20 Things Pregnant Women Should Add to Their Diet
Fortified foods like breakfast cereals
Fortified foods are extremely important for mamas-to-be. “Many women think they should be cutting these foods out of their diet because they have ‘too many carbs,’ but fortified foods contain folic acid and iron, two nutrients that are essential during pregnancy,” Largeman-Roth said. According to the CDC, folic acid can help prevent birth defects of the baby’s brain and spine (spina bifida). Largeman-Roth suggests eating fortified breakfast cereals like Total Raisin Bran that have as much as 400 micrograms (mcg) of folic acid per one-cup serving — pregnant women need to get between 600 and 800 mcg of the B-vitamin every day. You can get most of your day’s grains with a bowl of fortified cereal for breakfast, a lunchtime sandwich made with two slices of whole-wheat bread and whole-wheat pasta for dinner.
Yogurt is great for pregnant women for a few reasons, including protein, high calcium content and probiotics that are good for digestion. All women 19 years and older need to get 1,000 milligrams of calcium every day, according to the American College of Obstetricians and Gynecologists. Largeman-Roth says the problem is that most women don’t get nearly enough. When you’re not expecting, you can get away with not meeting your calcium needs, she said. But once the baby starts growing and you don’t consume enough to support the baby’s bones and teeth, the baby will start borrowing from your own bones, leaving you calcium-deficient.
Bananas are high in electrolytes like potassium and offer a quick energy boost to combat pregnancy fatigue. One medium banana has 422 grams of potassium, according to the U.S. Department of Agriculture. Pregnant women need 2,900 milligrams of potassium daily. It’s important to note that although multivitamins and mineral supplements do contain potassium, they typically provide far less than what’s found in natural foods. Bananas also pack in vitamin B6, which is essential for a healthy immune system for both mother and baby.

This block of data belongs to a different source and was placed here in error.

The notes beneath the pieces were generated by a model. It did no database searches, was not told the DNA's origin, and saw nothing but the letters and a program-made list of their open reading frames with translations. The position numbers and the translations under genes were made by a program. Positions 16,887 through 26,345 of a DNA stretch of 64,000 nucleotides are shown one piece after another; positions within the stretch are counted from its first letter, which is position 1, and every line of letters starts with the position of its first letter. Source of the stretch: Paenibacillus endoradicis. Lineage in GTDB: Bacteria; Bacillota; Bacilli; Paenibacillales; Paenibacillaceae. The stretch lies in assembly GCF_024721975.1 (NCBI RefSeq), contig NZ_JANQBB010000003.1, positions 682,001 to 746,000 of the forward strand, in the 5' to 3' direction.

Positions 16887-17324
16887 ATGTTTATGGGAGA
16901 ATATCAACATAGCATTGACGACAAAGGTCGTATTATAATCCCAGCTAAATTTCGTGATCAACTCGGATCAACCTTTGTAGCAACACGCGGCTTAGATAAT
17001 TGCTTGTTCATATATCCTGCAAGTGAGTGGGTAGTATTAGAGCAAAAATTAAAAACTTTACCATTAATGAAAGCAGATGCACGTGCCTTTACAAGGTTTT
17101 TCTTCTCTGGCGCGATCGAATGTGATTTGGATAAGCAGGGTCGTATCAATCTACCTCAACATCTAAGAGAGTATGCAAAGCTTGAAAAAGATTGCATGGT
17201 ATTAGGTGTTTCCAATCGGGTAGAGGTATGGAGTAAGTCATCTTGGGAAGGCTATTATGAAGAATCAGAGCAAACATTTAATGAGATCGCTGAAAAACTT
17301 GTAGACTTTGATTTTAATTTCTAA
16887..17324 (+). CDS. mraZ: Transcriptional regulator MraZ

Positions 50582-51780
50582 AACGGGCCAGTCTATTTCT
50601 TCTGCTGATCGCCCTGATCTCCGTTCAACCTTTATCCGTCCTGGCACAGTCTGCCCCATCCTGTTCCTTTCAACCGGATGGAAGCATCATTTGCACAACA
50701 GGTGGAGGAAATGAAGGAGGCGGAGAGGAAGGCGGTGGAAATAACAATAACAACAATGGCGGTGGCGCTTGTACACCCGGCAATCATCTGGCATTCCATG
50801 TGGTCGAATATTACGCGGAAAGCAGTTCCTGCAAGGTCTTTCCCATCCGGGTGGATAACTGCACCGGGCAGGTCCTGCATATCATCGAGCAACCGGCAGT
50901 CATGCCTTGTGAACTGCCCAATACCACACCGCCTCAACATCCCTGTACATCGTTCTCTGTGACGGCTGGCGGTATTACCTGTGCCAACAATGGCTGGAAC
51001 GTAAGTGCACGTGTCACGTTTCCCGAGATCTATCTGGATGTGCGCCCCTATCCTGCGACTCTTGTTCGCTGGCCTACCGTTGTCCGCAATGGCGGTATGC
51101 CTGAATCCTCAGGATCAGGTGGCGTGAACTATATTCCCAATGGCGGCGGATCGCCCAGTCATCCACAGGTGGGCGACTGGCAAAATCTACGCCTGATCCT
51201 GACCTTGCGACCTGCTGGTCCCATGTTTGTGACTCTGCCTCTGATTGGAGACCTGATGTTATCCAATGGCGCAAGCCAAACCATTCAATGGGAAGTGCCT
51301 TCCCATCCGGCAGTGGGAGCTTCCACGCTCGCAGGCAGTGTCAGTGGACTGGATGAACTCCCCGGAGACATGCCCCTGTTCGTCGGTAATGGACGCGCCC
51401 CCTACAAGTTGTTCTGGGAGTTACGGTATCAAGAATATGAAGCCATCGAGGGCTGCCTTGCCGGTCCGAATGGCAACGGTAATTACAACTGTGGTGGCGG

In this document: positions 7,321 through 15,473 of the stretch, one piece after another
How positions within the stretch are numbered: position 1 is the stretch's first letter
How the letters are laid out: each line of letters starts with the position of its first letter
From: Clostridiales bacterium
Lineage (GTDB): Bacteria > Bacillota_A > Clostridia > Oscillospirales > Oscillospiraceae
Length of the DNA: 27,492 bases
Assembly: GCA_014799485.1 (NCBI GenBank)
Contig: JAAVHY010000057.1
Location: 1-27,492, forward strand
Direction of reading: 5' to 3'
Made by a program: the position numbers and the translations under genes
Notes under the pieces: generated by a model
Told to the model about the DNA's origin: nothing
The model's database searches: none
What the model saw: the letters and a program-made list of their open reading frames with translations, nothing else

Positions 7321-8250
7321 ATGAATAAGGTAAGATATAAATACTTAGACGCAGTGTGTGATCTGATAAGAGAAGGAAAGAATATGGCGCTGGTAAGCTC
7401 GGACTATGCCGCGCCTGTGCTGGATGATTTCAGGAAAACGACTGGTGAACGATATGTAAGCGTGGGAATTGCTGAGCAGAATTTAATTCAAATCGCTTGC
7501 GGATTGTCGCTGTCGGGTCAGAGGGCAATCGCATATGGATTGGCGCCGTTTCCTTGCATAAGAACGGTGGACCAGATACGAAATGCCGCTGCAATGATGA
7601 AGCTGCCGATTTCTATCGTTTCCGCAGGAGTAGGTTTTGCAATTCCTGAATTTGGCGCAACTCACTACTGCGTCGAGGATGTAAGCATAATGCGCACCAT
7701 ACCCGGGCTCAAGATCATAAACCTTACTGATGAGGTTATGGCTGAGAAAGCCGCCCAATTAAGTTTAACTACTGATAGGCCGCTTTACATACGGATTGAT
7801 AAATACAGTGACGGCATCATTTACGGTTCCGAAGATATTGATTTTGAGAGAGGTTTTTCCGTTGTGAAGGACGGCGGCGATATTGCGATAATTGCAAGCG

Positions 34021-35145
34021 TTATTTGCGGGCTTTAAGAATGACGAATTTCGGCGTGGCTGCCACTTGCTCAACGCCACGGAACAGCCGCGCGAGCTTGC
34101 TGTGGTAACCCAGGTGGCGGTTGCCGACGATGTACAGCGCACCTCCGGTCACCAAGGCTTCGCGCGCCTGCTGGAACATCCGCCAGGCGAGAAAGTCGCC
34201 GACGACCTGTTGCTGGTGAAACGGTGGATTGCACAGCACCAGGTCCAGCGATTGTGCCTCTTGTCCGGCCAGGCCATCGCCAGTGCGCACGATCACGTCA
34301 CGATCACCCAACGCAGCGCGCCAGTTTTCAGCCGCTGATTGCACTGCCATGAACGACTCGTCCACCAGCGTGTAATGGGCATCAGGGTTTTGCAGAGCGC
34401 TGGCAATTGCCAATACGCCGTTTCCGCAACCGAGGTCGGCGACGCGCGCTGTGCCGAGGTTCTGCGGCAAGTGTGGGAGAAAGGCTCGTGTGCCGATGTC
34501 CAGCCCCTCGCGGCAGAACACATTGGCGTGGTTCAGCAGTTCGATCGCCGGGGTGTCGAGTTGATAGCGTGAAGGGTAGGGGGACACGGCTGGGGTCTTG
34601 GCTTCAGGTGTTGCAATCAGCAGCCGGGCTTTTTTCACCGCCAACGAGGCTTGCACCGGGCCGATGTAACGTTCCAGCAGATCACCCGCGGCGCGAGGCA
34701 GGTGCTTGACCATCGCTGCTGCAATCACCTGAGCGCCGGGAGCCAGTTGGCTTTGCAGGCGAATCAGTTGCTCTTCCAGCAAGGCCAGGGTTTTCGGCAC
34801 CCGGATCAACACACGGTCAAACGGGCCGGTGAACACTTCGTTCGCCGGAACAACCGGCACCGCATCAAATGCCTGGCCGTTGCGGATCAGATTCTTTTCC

There’s a reason our moms forced us to eat greens — they’re loaded with nutrients. Dark, leafy greens like mustard greens and spinach provide folate and iron for pregnant women. Largeman-Roth recommends choosing triple-washed greens that are ready to eat. She also advises pairing iron-rich foods like spinach with a vitamin-C rich food like red bell peppers, oranges or strawberries to boost the absorption of iron.
For a nutrient-dense and filling food choice, look no further than sweet potatoes. One cup of cooked, boiled sweet potato provides 8 grams of fiber and 2000 mcg of vitamin A in the form of beta-carotene, which is essential for skin and eye cell growth as well as a healthy immune system, according to Largeman-Roth. Try to squeeze in sweet potatoes at least once or twice a week, if not more.
Fatty fish like salmon
According to the American College of Obstetricians and Gynecologists, omega-3 fatty acid, a type of fat found naturally in some fish, is beneficial for a baby both before and after birth. Omega-3 fatty acids are found in fish such as salmon, tuna, sardines and anchovies. Largeman-Roth said there are two types of omega-3 fats in these fish — docosahexaenoic acid and eicosapentaenoic acid — that have been shown to play a key role in the development of a baby’s brain. The FDA recommends pregnant women eat between 8 and 12 ounces of low-mercury fish per week.